Are you trying to start editing a photo for the very first time but aren’t quite sure what you should do? If you are you needn’t worry – everyone has been in that position at some point or other.
The fact of the matter is that even if you’re using a simple photo editor, it can be daunting to be confronted with so many different tools and options that you don’t recognize. That is why it is best to start with the ones that are the easiest to use, and yet will let you make key alterations to your photos:
- Use automated tools to improve the white balance and colors
In most photo editors you should be able to locate an automated tool to adjust the white balance or colors. It can go by different names but essentially its role is the same: To balance out the colors so that they look closer to real life.
Seeing as this is an automated feature, all it should take is a single click to apply it to your photos. If you want you can then try manually adjusting the color settings such as the hue, saturation, brightness, contrast, shadows, and highlights – to see how they affect your photo.
- Crop the frame to resize, remove unwanted parts, or re-frame the photo
The crop tool can be extremely powerful if you learn to use it early on. It will let you remove a part of your photo adjacent to the frame, effectively resizing and reframing it.
It is best to use the crop tool with guidance from composition techniques such as the golden ratio or rule of thirds. Some editors may even have special grids that let you apply these techniques more easily as you crop your photo.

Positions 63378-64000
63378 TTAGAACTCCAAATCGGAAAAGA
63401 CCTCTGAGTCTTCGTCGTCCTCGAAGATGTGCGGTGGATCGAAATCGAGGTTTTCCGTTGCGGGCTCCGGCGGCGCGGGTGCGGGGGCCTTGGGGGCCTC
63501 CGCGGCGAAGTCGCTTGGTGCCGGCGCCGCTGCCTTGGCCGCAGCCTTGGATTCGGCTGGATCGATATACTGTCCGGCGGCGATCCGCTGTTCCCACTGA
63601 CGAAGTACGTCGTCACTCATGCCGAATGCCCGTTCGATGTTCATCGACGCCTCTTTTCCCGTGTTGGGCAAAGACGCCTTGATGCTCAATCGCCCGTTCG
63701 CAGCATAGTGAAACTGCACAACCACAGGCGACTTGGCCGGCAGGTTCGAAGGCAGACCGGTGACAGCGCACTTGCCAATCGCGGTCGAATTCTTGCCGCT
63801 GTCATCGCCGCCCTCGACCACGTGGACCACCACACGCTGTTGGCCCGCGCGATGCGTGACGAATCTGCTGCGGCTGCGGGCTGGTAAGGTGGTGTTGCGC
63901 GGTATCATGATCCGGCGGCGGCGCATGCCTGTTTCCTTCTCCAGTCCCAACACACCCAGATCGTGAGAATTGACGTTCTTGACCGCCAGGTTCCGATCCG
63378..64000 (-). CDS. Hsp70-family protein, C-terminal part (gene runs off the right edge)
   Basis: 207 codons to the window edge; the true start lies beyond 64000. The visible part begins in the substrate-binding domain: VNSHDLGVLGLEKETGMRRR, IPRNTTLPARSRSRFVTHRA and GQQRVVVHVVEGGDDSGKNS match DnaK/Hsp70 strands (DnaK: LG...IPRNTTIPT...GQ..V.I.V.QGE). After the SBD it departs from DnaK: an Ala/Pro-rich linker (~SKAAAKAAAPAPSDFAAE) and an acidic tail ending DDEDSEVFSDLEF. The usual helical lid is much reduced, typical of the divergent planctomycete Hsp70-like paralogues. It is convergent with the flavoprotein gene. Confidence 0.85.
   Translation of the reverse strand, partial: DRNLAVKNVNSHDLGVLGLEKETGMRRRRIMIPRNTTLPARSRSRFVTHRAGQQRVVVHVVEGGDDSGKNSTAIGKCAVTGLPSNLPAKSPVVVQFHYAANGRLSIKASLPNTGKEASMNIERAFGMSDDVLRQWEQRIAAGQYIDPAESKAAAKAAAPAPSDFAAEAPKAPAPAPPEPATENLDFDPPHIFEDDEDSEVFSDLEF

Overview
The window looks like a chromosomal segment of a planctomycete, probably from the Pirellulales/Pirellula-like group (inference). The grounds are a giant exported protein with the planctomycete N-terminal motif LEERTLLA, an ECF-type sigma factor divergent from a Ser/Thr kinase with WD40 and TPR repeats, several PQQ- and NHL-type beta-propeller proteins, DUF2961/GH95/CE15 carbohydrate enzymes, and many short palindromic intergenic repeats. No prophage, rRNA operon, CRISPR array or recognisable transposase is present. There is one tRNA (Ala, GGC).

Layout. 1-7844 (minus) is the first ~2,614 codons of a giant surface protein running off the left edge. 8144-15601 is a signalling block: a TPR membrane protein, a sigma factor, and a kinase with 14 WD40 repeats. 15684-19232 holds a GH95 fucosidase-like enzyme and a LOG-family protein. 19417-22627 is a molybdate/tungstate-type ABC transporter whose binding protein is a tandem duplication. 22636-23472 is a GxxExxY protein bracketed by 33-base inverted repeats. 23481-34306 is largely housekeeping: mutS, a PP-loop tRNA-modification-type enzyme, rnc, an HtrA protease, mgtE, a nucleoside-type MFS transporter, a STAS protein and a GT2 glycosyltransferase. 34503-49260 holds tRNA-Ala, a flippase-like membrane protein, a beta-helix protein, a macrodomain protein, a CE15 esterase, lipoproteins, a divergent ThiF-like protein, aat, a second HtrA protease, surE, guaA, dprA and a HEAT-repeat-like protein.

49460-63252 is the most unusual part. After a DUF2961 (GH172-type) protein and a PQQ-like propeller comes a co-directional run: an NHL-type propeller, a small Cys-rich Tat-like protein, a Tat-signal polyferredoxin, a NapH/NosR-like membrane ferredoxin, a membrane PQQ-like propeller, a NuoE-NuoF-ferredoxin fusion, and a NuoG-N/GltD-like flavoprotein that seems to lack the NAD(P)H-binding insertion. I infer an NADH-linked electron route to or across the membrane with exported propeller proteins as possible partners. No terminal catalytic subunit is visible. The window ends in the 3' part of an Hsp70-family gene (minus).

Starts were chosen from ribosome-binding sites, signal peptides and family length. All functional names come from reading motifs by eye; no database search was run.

- Apply filters to quickly stylize or alter the visual mood of the photo
While purists may regard this as ‘cheating’, filters are an easy way for beginners to quickly stylize their photos or evoke a particular mood. The exact selection that you can choose from will depend on the editor that you’re using, but most editors nowadays have a decent range.
Keep in mind that you should apply filters sparingly and be careful that they don’t make your photo look unnatural in the process.
It would be best to try to find an editor with an intuitive user experience, such as Movavi Photo Editor for example. The more user-friendly it is the easier you’ll be able to familiarize yourself with the other features that may be available, and for example you could learn how to change the background of a picture, or remove unwanted elements.
At the end of the day once you get started with photo editing, it is really just a question of keeping at it. The more you edit photos and try out the features in your editor, the more familiar you’ll become with them and the more quickly you’ll develop a ‘feel’ for photo editing.